· the introduction of vital interests of the state into the national security policy.

These features show that security is the responsibility of the State. Traditionally, State sovereignty and legitimacy depend on the level of independence of this State and its ability to manage its territory without outside interference. Another important aspect of the traditional concept of security is the support of the government by citizens [13].

E.V. Midzha defines security as "freedom from danger or threat to the nation's ability to protect and develop itself, promote its cherished values and legitimate interests and improve the well-being of its people" [14]. Security here manifests itself at the level of a nation-State, a group and individuals and has internal and external dimensions. External security is related to freedom from danger or threat from the external environment. And researcher T.A. Imobege considers internal security as "freedom from or absence of those tendencies that can weaken the internal cohesion and corporate existence of the nation and its ability to maintain its vital institutions to promote its core values and socio-political and economic goals, as well as to meet the legitimate demands of the people. Finally, internal security also implies freedom from danger to life, well-being and the presence of a favorable atmosphere for people to realize their legitimate interests in society" [15].

According to E. Oshio, who connects the concept of security with national security, the term "national security" cannot be precisely defined. This is partly due, in his opinion, to the fact that the nature and concept of national security can vary from one State to another. Like other contested concepts, this term contains an ideological element that makes empirical data as a means of dispute resolution irrelevant [16]. Thus , two main trends in the definition of national security can be distinguished:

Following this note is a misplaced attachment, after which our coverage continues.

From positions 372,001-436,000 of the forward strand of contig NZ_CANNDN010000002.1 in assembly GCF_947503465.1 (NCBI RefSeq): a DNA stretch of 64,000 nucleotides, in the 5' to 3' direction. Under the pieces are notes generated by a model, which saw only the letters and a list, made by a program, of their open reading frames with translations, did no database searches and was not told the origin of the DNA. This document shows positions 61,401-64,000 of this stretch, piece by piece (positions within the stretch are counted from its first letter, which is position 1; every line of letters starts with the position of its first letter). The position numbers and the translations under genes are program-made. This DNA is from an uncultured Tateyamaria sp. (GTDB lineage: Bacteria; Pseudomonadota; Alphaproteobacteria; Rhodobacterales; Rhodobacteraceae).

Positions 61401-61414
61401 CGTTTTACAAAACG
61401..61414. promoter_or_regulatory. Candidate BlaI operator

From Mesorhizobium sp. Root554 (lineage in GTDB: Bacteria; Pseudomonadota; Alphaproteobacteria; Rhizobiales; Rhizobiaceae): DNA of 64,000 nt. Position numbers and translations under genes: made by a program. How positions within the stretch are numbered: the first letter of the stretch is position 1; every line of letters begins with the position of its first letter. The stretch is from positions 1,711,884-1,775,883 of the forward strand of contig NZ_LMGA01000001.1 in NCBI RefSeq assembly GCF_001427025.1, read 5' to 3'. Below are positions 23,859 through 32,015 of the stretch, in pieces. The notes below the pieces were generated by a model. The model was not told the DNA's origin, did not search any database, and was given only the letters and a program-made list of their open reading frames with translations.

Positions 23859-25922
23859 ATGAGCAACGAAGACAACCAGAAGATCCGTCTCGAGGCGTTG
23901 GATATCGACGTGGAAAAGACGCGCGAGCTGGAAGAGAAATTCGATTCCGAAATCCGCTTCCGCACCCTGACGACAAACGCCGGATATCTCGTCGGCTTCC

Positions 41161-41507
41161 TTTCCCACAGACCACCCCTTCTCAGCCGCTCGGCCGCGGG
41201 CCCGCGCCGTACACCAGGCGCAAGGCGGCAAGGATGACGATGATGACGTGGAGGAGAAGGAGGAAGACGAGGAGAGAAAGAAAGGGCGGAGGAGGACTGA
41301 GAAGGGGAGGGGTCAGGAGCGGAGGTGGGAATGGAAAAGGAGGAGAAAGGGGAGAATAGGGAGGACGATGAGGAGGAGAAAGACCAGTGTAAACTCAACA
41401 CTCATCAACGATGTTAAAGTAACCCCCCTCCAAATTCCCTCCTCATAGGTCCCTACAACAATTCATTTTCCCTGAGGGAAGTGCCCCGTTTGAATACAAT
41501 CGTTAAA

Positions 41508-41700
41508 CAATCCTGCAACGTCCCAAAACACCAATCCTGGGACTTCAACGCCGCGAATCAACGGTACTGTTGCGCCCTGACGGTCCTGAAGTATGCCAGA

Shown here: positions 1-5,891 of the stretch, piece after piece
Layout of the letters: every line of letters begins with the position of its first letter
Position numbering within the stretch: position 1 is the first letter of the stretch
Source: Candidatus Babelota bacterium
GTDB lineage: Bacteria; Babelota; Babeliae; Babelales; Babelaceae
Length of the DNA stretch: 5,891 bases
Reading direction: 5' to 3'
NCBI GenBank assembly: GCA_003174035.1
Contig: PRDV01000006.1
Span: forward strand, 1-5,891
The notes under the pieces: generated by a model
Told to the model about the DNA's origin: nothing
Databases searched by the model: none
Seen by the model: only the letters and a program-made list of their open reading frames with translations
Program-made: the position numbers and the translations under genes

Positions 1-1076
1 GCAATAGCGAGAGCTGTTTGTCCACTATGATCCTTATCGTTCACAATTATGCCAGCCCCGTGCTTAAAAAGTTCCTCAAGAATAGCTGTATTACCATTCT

Firstly, it is a State-oriented concept that considers national security from the point of view of the protection and survival of the State. This concept identifies "defense" with "security" and defines the army as the guarantor of national security, and equates national security with the security of the state. The second trend in the definition of national security is as follows: security implies freedom from danger or threat to a country's ability to protect and develop itself, promote its values and ensure the well-being of its people. At the same time, the importance of human well-being for the security of the country is taken into account [16].

This opinion was very popular during the Cold War, when the major world powers (the Soviet Union and the United States) made their security dependent on the balance of power between states [17]. The traditional concept of security at that time, according to T. Owen, considered states as rational entities, and security was considered as protection against invasion using technical and military capabilities [18].

The traditional concept of security has also been criticized for its narrow view of security, focusing on the State, justifying wars and using dangerous weapons of mass destruction while ignoring the opinions of individual countries. For example, researcher K. P. Misra criticizes this concept as insufficiently developed and does not take into account many factors. For him, such an understanding of security as exclusively military affairs was the main factor contributing to wars and armed conflicts [19].

Social constructivists view security as the result of a process of social and political interaction in which social values and norms, collective identity and cultural traditions play an essential role [20]. With this approach, security is achieved after the perception and fears of "threats", "challenges", "vulnerabilities" and "risks" of security are dissipated and overcome [20].

Followers of neorealism, such as Kenneth Waltz, view the state as a key figure when it comes to security, and due to the anarchic nature of the international system, states will strive for one or another offensive military potential to protect themselves [21]. This means that security is best ensured by having a strong army and preparing for war, regardless of whether it starts or not [22]. The neorealist approach has often been criticized for a rather narrow view of security based on military actions, and emphasized the state as the guarantor of security, thus ignoring other issues, such as, for example, food security or climate change [23].